Like

  2. More Racism: Shirley Sherrod’s Husband Charles Endorses Black Separatism in Speech (video) « Frugal Café Blog Zone Says:

    [...] NAACP Audience Federal Employees Don’t Get Fired, and How She Treated a White Farmer Nice Deb: How Can There Be 86,000 Racial Discrimination Claims In The Pigford vs Glickman Case When There Are … and Video: NAACP’s Washington Director Caught in Lies About Tea Party… and The NAACP Attacks [...]

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  3. waynekspear Says:

    “Under the consent decree, an eligible recipient is an African American who (1) farmed or attempted to farm between January 1981 and December 31, 1996, (2) applied to USDA for farm credit or program benefits and believes that he or she was discriminated against by the USDA on the basis of race, and (3) made a complaint against the USDA on or before July 1, 1997.”

    Perhaps the “attempted to farm” clause answers this question. See – http://www.nationalaglawcenter.org/assets/crs/RS20430.pdf

    Like

  4. Tom Downs Says:

    Uh, I think the government left out on the first go around those farmers growing weed as a crop. The g-men screwed up again!

    Like

  5. JordanMardan Says:

    There may be 39,697 today…..BUT HOW MANY LOST THEIR FARMS DECADES AGO AS A RESULT OF THE DISCRIMINATION IN GETTING LOANS?!

    In other words, how many former Black farmers are either dead or currently engaged in another occupation or retired?!

    Using the “latest U.S. Census” data is bogus…because it does not include the farmers who lost their land, those who have died, etc.

    MOST IMPORTANTLY, since Blacks are often under-counted in the Census, this further invalidates this article.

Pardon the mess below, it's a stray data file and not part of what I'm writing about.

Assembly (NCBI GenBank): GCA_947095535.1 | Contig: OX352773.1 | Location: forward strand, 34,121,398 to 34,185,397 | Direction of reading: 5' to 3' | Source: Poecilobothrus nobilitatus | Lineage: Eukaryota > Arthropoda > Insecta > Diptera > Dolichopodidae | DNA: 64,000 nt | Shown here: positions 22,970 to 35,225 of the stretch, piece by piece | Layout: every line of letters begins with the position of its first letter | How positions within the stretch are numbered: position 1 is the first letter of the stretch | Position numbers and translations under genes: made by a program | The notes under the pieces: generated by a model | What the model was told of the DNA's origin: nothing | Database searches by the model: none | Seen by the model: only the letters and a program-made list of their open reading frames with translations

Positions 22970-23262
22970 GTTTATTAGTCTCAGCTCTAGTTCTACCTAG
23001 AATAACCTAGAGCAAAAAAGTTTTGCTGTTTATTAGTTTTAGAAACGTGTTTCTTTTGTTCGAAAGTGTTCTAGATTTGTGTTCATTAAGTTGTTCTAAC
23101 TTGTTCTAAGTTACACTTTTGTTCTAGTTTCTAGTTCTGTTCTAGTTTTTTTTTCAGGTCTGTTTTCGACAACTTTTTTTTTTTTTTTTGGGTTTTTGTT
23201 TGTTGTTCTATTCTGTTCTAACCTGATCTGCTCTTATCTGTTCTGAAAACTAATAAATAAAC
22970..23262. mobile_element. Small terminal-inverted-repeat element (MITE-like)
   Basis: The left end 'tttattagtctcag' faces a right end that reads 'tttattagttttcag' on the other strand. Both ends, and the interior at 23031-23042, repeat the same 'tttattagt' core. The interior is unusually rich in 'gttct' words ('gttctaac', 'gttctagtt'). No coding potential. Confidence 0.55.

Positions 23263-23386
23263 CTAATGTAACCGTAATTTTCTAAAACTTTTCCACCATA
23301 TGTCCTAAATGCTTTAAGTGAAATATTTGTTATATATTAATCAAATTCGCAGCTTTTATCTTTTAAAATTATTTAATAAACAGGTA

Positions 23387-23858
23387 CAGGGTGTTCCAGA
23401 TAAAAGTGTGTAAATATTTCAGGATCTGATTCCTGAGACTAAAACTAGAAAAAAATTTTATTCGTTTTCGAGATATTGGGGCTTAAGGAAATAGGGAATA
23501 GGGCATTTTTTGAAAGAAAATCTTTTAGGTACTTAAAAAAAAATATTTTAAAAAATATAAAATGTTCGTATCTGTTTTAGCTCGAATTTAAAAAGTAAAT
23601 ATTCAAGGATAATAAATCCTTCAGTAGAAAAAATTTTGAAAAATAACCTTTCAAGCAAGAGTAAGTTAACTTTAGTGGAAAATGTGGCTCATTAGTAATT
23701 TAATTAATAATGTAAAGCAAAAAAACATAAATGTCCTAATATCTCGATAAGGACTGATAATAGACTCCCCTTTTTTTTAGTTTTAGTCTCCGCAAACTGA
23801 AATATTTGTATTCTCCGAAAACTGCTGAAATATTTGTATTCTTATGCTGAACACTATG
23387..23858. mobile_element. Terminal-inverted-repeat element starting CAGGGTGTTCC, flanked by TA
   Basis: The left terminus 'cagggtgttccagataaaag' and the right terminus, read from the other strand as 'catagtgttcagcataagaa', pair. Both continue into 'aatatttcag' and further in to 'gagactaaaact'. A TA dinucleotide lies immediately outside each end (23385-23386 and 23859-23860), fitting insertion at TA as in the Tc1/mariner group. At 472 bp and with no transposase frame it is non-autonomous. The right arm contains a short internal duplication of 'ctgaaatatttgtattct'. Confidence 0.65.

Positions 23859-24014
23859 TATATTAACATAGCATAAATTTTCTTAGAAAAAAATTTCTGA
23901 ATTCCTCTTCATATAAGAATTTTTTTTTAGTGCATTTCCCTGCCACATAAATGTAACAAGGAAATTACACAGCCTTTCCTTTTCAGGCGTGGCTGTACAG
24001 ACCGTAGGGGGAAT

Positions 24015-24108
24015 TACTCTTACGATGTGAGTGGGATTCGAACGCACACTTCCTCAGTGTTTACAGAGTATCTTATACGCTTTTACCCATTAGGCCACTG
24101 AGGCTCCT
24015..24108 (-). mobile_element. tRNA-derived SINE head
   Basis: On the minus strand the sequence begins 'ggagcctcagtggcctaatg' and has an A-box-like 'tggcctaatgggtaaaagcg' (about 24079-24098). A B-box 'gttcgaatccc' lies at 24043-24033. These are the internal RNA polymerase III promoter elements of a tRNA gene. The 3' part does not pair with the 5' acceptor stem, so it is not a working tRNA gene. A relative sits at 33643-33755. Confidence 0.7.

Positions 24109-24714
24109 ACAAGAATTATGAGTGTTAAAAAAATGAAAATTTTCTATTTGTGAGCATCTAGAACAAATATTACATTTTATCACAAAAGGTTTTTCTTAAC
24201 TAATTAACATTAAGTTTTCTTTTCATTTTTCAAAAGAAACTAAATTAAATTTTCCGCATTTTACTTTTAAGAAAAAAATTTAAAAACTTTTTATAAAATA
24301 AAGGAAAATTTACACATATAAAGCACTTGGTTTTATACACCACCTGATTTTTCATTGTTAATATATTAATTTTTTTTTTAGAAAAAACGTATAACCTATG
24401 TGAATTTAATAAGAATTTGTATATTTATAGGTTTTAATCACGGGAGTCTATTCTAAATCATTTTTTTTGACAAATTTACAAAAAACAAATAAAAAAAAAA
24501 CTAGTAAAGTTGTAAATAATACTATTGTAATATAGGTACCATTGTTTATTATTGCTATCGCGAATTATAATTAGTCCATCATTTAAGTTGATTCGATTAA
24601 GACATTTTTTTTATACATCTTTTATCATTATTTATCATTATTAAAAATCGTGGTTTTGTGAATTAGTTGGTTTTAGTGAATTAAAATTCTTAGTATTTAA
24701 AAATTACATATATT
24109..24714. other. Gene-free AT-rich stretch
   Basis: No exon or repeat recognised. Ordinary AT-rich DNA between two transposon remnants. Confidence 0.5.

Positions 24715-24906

Only a fool would accept this article as being truthful.

    Like

  6. nicedeb Says:

    ???

    There are more black farmers today than there were in 1992 at the time of the Pigman vs Glickman lawsuit:18,816. So the numbers are increasing.

    People are right to smell a rat with the 86,000 claimants.

    Like

  7. CARL E MOSS Says:

    I WOULD LIKE TO NO DO I STILL HAVE A TRACKING NUMBER AN HOW CAN I FIND IT

    Like

  8. tameka davis Says:

    my grandmom annie luehairston had a tracking number but she is dead now and we cant find it,how do we find it

    Like

  9. e l carpenter Says:

    In reference to farmers that would have included in class action settlement for pigford vs glickman, but are deceased, are living children, or grsndchildren eligible for this compensation? We must admit that that. This. Type. Of discrimstory practice had to affect current and future generations
    Economically,emtionally, in areas of self esteem, and ability to provide for their family as other men were.

    Like

  10. alwaysfiredup Says:

    Supposedly all you have to provide is an affidavit from a family member stating you applied for a USDA loan and were turned down. USDA has no records of such applications so there’s nothing to crosscheck–fill out an affidavit, get $50,000. And dead people (i.e., children and grandchildren) should not be eligible; tort claims die with the plaintiff.

    A lot of Americans saw their dreams crushed over America’s history. We don’t pay people for life being unfair and we don’t hold people’s descendants accountable for their ancestors’ sins. It’s time to move on.

    Like